Baby Bean is Growing

 BabyFruit Ticker

Friday, January 30, 2004

I just had the most ridiculously random longing for a strip of Belt Line Road in Addison, Texas. It's a strip almost entirely populated by restaurants of every ilk with the notable exceptions of the city water processing plant, and a large SAM'S warehouse store.

I had the longing for the SAM'S store for some strange reason, and for a pizza place a few blocks up called Pizzaria Uno which has the best deep dish personal pizzas that I have ever eaten.

I suddenly had a strange, heart wrending desire to go to that restaurant with my friend Allison and drink root beer and diet coke and eat deep dish pizza. This is odd not in the generalities of the desire, but in the fact that I do not believe I have ever been to that particular restaurant with that particular friend before, and why I should combine those two desires with the desire to visit a warehouse store

is completely beyond me.

french phrase of the day

Courgettes Rondes Farcies
Stuffed Round Zucchinis

--Thanks to Chocolate and Zucchini

Thursday, January 29, 2004

inner space

I love my cube. Being an artistic type, one wouldn't automatically assume that cube dwelling eight hours a day would give me pleasure, but it does. I only wish it had a door. And a ceiling. I guess I'm just a claustrophile - I love small enclosed spaces.

As a child, I gravitated towards small spaces. I loved the tiny half-bath attached to my bedroom. I played in the narrow space between the wall and the hedge in the front of our house, and in the empty window box below our dining room window. For a while, I had a drafting table in my bedroom with a small filing cabinet under it. The space under the desk was much too wide, but the space under the desk behind the filing cabinet was a perfect little cave for hiding from the world.

And that's really what it boils down to. That's why I love these manufactured walls covered in grey burlap. I love having my own space. I love that it has drawers and shelves and nooks and crannies. I like to just go into my cube and hibernate. I don't even have to talk to anyone all day if I don't want to.

At lunch, I usually go out and sit in my car. It's perfect. I lounge in the back seat and eat my lunch and read my book and -- thanks to the modern marvels of tinted windows -- hardly anybody even knows I'm there.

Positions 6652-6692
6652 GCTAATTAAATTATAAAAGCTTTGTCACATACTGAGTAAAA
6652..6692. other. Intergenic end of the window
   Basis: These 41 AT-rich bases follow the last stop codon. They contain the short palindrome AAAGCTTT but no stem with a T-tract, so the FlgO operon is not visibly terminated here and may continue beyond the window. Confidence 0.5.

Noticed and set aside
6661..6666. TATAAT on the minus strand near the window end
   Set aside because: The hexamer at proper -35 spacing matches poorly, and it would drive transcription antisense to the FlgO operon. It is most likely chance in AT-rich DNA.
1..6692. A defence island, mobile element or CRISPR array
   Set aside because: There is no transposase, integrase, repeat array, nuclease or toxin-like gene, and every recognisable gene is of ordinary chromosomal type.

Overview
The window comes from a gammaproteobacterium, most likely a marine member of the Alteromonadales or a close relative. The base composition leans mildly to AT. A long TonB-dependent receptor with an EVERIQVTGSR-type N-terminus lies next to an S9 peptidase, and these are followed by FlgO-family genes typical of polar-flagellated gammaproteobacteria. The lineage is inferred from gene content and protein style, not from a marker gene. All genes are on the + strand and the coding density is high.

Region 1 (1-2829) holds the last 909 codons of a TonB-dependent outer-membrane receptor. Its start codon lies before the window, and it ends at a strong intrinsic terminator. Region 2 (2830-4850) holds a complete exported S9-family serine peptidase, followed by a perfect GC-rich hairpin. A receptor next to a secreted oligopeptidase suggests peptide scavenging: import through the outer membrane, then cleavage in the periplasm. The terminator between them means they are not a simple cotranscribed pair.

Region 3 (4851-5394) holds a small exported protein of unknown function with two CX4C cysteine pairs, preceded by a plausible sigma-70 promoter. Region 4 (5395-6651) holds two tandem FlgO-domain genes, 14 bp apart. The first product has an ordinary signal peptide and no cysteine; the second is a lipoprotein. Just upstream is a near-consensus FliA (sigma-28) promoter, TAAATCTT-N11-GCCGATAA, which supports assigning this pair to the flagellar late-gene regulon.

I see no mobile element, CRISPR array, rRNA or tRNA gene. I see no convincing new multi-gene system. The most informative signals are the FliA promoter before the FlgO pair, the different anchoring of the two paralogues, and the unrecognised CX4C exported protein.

I go home every night to an 800 square foot apartment and a boyfriend and a cat. I love it, it's a nice apartment, but I don't have any place to hide. I feel a little bit exposed without a tiny bathroom to shut myself in, or a desk to crawl under.

Maybe that's why I love my cube. It's an outlet (inlet?) for my need to be in a small space. I just have to resist the urge to crawl under my desk. It's just such a perfect space.

Wednesday, January 28, 2004

french phrase of the day:

C'etait super!
It was great!


A beehive -- a real one. Snow white and spectacular. Teased magnificently to add at least a foot to the diminuative woman's height.

Big black wrap around sunglasses. The kind you get after going to the eye doctor. The kind that fit over your regular glasses. Looking like big black bug eyes. Alien eyes.

Brown dress. Edged in crisp white piping. Like frosting on a Martha Stewart cookie. Gingerbread woman. Pearly white pastille buttons.

Walking to work. Walking right out of 1965 and into the new century. Up the hill, past the Starbucks and La Salsa. I figure she must work at Carrows or Denny's.

"What'll it be, sugar?"

Tuesday, January 27, 2004


The little girl in the coffee shop was beautiful. She had thick straight blonde hair and beautiful pale blue eyes. She stared at me over her mother's shoulder while we waited in line, and suddenly, a huge grin broke across her chubby face. It wasn't a normal grin. Not a child who has not yet learned not to trust strangers, but a grin of recognition. I felt it. For some reason, as that beautiful blonde child smiled so warmly at me, I got the deepest feeling that she knew me. She recognized me and I, in my twenty some odd years since infancy, had forgotten her.

Her mother ordered and received her coffee and I placed my order and left. But I couldn't shake the feeling that that child had known me. And I felt sad that I could not remember her.

Monday, January 26, 2004

When I Cried